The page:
Posted in Memory Lane

Scents and sensibility

The summer before 7th grade, I had filled out my class request for the year to include a study hall each semester to accommodate what I was sure was going to be a significant increase in homework, now that I was in junior high and all. How it went down in the school office, though, was that I received two study halls first semester, in a row, the last two periods of every school day. As it turned out, I didn’t need two hours a day to complete junior high homework; I barely needed one. So I decided to volunteer in the school library for the second period of study hall because I loved the idea of stamping cards and shelving books (what? I’m a nerd, and always have been,) and the girl I shared my study hall table with was a bully.

I did whatever the librarian asked me to do, and one day, that involved taping up new paperbacks with heavy clear packing tape in the (probably futile) hope that they’d survive use by junior high students. (It might’ve been enough, looking back; I assumed everyone used the library as much as I did, but we really weren’t ever that busy.) As I started pulling out measured strips of tape to put on the binding and edges of the covers, I was overwhelmed by the scent of the tape, like I had smelled it before, but as this was the first time I’d ever done this task, I knew that wasn’t it.

It took me a little while to place it, but finally, I did: it smelled exactly like the self-adhesive eye patches I had to wear as a kid after I had the accident with my eye. I had to wear a patch over my good eye for an hour a day or so to try to strengthen the left one. The strange thing was, I had completely forgotten that had ever happened. I had stopped wearing the patches by kindergarten, either because by then I was out of the woods, wasn’t going to improve anymore, or my mother just got tired of my vociferous reluctance and pitiful whining when I was wearing the damn thing that it just wasn’t worth it anymore; I don’t know. If someone had asked me if I remember wearing an eye patch, I might’ve remembered it anyway. But as that’s not a frequently asked question in most people’s lives, and hadn’t been mentioned in many years in my own, it had totally slipped away from me. But my nose brought it back clear as day.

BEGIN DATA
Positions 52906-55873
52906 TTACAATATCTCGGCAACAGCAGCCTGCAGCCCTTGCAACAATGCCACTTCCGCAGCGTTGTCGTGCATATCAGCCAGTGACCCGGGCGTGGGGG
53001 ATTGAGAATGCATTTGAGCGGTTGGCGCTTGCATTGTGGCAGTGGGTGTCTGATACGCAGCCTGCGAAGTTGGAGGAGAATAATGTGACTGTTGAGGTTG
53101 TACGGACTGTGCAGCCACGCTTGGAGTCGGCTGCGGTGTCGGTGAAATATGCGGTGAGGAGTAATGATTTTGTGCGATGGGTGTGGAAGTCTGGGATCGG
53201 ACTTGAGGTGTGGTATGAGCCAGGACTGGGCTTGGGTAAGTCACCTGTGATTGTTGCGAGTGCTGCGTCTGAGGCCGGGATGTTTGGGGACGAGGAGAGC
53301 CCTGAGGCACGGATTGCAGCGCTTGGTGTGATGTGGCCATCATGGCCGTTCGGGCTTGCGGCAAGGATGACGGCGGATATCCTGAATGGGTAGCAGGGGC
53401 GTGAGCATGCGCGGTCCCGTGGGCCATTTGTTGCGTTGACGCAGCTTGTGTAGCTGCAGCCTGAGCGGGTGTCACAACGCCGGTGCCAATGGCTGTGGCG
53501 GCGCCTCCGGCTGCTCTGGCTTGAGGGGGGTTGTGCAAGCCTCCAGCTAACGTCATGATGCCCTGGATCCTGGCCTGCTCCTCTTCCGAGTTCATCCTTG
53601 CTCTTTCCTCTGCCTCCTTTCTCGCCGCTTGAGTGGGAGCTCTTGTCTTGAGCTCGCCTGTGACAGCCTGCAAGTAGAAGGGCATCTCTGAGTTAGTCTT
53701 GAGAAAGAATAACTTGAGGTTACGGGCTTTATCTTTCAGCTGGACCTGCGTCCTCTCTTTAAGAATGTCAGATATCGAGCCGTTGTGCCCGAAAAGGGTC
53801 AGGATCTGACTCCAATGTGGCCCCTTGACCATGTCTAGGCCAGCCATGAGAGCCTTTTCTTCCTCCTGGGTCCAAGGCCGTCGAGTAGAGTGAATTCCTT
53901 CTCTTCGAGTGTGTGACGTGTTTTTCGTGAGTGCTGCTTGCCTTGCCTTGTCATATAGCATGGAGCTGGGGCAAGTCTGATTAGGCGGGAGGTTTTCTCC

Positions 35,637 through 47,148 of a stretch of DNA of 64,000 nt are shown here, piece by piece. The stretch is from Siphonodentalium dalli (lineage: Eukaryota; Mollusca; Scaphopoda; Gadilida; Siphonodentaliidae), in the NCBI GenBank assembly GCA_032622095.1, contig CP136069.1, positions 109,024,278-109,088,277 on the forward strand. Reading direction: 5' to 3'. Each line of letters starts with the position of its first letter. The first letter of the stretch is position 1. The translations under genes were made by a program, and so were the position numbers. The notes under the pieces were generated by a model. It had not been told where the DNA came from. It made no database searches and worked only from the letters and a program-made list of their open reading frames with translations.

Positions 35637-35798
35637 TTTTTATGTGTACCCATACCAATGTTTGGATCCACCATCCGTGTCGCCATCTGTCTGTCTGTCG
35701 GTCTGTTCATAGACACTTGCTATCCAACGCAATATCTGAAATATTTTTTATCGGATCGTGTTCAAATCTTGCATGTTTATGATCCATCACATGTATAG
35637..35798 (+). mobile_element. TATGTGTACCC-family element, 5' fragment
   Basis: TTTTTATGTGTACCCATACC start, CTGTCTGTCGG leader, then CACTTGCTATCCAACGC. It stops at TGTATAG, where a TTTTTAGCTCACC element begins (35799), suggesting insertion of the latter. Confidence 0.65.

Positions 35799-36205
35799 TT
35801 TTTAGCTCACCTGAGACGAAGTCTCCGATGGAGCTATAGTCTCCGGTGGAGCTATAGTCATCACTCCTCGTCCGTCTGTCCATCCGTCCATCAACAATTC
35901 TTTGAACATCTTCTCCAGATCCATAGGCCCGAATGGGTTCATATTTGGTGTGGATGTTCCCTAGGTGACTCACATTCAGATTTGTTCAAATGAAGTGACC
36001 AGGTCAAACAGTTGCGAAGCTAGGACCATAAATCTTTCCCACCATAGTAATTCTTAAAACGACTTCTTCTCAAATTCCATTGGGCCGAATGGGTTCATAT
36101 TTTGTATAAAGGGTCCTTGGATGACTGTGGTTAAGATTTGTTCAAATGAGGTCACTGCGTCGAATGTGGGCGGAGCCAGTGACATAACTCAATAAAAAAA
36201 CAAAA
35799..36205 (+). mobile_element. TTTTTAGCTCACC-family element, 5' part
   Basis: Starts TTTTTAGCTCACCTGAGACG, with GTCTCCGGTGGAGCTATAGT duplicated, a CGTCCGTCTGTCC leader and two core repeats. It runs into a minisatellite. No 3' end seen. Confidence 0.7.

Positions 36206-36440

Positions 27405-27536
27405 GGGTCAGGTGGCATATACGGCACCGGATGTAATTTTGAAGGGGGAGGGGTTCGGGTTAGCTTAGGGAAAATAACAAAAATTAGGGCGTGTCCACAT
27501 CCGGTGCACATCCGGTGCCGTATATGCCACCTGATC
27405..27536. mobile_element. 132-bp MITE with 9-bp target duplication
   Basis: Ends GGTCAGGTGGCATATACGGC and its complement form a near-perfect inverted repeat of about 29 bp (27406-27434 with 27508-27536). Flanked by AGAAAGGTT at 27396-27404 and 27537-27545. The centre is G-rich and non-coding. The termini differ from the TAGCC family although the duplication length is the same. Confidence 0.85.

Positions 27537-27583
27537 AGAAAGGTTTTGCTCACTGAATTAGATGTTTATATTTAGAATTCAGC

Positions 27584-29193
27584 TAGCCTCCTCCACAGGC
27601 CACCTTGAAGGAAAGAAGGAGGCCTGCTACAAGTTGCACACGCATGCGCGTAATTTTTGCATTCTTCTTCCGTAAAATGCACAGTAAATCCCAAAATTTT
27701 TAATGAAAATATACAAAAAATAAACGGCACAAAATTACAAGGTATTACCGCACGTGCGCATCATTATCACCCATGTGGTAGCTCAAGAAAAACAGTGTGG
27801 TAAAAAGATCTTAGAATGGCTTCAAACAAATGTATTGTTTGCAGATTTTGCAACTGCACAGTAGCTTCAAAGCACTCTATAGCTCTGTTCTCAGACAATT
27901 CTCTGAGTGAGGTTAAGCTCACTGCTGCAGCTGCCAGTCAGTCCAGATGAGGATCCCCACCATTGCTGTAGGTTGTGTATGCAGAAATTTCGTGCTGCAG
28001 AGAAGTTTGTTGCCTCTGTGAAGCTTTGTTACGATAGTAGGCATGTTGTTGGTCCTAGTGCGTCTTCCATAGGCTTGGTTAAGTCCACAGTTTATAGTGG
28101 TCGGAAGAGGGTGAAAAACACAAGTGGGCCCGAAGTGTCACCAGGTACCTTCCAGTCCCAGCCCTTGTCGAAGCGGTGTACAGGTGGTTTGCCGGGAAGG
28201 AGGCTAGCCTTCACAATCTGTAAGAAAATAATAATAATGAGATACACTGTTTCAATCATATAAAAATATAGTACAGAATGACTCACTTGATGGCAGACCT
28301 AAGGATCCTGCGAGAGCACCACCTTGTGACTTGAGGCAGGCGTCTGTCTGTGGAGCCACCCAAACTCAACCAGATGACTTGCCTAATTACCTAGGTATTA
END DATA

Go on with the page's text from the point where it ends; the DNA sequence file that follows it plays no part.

I was thinking about this the other day after reading Mark Morford’s column on scent, the comments to which became a communal sharing of scents that trigger memories in a way that no other sense can, and the visceral, physical reactions that sometimes resulted. My favorite were the comments from men who said they still get a boner every time they smell something like Love’s Baby Soft or whatever cheap cologne their first girlfriend wore.

For me, the scent of oil-soaked earth will always remind me of my grandmother’s garage out in the country; I can still remember it. Sometimes, too, in the winter, someone will have their fireplace going, and it will smell just like the wood my grandmother put in the woodstove in the sauna, and I’m a little girl again, waiting for the water to be hot enough to go in and wash off a day’s worth of playing outside. I bought, and wear, Spellbound perfume because when I sniffed it at the perfume counter, it reminded me of the L’origan my mother used to wear. And the scent of damp wool can bring me back to my dating days; Scott had a scratchy wool coat he wore all the time through the Nebraska fall of our early courtship, and the potpourri of Dove soap and that coat brings me right back in the middle of many long, drawn-out goodbye kisses. Sweet memories, and so vivid.